Flipkart has been the poster boy of India’s much feted consumer internet story since it was founded in 2007
Mint analyses what an IPO means for Flipkart and whether this could set a precedent for other Indian unicorns
Flipkart, India’s most valuable internet startup, is said to be gearing up for an initial public offering (IPO) in the US by 2022. As it looks to tap the public markets, the Walmart-owned e-commerce giant’s focus will be on strengthening compliance and achieving profitability. Mint analyses what an IPO means for Flipkart and whether this could set a precedent for other Indian unicorns.
Why is Flipkart’s IPO important?
Flipkart has been the poster boy of India’s much feted consumer internet story since it was founded in 2007. From raising multibillion- dollar cheques to a $16 billion acquisition of its 77% stake by US retail behemoth Walmart last year, each step that Flipkart takes is seen by startups as a reference point. It is one of the first few startups in India that has gone through a full cycle—from inception to acquisition—offering high returns to several of its investors. If successful, Flipkart’s IPO could open the gates for other Indian unicorns to consider listing on the US bourses.
Where does Flipkart stand at present?
E-commerce in India is a heavily contested battle for leadership between Flipkart and Amazon. Both firms have deep pockets as well as capital and expertise coming from the US. An IPO would also mean Flipkart will start focusing on addressing questions regarding efficiency, profitability and sustaining growth without much cash burn. Giving US investors a share of the pie would offer the online retailer access to Silicon Valley’s latest technology and human capital. An IPO now could mean a partial or full exit for its latest investor, Walmart, and a chance for US retail investors to participate in India’s domestic consumption story.
Is the market ready for such an IPO?
Several Indian companies such as MakeMyTrip and Yatra have listed on the US public markets. With Walmart on its side, Flipkart is expected to strike a good note with retail investors in the US, considered the mecca of capitalism. The e-commerce company still needs to do certain things right, and bringing operational efficiency will be at the top of its list, as the tepid response to Uber Technologies’ IPO earlier this year has shown that the market is wary of businesses that don’t have a clear path to sustainability and profitability.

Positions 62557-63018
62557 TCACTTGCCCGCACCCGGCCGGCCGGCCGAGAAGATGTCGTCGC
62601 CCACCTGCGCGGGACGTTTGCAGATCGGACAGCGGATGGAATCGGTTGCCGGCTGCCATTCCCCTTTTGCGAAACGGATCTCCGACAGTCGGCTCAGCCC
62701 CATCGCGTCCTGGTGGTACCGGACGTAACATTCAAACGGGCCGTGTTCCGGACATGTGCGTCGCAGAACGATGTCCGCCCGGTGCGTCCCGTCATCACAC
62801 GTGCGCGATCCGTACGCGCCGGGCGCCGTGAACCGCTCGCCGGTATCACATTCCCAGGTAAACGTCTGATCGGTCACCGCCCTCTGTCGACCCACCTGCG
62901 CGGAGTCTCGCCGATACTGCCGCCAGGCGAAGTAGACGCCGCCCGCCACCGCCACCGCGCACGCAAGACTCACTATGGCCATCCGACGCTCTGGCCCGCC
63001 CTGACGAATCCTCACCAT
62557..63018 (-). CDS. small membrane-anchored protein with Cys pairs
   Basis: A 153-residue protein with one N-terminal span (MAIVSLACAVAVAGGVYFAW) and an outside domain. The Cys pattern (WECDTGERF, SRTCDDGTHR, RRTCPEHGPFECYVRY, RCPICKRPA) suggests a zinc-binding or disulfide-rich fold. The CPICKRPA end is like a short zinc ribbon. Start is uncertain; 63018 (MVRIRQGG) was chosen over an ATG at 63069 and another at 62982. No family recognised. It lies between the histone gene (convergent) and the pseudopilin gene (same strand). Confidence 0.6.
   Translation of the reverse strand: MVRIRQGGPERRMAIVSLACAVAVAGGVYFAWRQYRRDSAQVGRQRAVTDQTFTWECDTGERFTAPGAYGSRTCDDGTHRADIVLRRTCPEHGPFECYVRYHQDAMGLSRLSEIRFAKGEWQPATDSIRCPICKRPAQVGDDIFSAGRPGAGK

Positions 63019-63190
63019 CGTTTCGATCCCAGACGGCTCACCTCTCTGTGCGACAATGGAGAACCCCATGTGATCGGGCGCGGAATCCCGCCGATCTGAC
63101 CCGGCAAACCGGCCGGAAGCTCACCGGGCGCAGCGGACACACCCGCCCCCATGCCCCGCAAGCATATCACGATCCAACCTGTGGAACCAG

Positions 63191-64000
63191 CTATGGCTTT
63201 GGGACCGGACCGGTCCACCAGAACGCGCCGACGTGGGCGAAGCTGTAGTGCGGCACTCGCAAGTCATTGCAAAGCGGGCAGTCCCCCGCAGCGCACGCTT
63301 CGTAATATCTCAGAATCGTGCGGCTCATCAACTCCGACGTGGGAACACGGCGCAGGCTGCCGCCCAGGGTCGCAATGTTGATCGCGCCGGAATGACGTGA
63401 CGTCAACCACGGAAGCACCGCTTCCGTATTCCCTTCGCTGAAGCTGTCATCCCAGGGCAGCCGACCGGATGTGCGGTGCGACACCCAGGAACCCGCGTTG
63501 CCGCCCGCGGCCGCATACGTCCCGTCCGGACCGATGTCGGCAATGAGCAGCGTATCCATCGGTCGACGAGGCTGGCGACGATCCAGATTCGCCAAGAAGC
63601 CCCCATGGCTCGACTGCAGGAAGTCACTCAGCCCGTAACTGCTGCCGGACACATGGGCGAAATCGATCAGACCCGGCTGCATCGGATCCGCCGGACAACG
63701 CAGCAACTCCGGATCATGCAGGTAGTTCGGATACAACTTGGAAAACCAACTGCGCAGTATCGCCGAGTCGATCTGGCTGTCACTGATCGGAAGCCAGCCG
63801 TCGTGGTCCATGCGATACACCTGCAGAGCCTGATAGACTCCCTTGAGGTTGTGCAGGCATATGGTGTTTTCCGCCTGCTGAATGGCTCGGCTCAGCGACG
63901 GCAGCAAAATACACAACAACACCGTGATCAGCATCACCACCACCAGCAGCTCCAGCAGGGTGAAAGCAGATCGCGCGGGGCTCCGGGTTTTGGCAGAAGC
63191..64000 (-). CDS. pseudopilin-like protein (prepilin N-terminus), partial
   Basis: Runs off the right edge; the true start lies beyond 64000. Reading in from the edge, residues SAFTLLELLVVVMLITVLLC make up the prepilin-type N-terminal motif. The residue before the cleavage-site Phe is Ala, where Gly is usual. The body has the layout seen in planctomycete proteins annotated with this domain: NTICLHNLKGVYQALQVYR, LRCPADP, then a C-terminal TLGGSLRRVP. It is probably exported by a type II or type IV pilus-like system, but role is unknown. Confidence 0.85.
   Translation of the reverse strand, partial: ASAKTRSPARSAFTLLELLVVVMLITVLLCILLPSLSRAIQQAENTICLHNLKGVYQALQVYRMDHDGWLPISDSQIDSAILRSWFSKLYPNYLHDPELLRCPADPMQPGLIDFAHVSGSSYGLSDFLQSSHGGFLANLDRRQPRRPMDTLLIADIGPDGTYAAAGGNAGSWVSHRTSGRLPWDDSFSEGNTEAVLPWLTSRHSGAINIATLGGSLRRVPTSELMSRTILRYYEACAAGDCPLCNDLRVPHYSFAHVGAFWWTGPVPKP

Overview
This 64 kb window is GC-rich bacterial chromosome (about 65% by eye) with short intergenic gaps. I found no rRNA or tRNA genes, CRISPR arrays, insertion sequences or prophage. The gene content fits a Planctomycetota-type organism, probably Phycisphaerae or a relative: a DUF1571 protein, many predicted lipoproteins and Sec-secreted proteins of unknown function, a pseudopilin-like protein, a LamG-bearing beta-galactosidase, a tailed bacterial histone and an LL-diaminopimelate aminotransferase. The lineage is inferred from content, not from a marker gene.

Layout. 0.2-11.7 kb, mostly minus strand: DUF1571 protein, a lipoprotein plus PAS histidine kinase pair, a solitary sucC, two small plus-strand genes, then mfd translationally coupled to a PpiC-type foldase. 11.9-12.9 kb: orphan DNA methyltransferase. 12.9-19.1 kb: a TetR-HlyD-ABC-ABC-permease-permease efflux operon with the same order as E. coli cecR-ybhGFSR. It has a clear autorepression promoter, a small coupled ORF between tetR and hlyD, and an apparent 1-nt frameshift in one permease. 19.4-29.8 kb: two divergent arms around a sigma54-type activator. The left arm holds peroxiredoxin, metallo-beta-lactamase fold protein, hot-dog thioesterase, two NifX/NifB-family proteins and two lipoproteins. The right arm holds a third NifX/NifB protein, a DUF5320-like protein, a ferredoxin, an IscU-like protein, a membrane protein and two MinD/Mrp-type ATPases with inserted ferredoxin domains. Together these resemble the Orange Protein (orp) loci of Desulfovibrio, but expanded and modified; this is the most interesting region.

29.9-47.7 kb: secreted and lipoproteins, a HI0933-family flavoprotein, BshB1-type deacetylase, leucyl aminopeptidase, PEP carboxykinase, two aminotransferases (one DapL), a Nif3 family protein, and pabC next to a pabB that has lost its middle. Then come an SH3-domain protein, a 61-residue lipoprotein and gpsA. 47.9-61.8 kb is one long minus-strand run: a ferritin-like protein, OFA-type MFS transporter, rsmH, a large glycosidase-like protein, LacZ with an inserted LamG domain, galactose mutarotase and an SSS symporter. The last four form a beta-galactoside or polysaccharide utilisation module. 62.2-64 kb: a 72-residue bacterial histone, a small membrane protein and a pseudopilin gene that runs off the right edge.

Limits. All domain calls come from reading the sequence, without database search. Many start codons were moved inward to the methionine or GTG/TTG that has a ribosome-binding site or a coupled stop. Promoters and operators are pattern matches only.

What is going in favour of Flipkart?
E-commerce accounts for less than 5% of India’s overall retail market. The runway to growth is thus large. India is going online in a big way, particularly on the back of the government’s push for a digital economy. More people are buying online than they did two years ago, and digital payments have got a boost since demonetization. Private and public initiatives are improving logistics and infrastructure.
What will be Flipkart’s focus and challenges?
Flipkart will strive for better margins, and private labels will be back in focus. From battling for the largest product catalogues to the lowest prices, the focus in online retail seems to be shifting to fastest deliveries, after-sales services and fewer product returns. With a foreign firm like Walmart as its majority shareholder, Flipkart will have to be mindful of regulatory pitfalls. Changing consumer preferences—say, readers going back to physical bookstores—will remain a perennial challenge.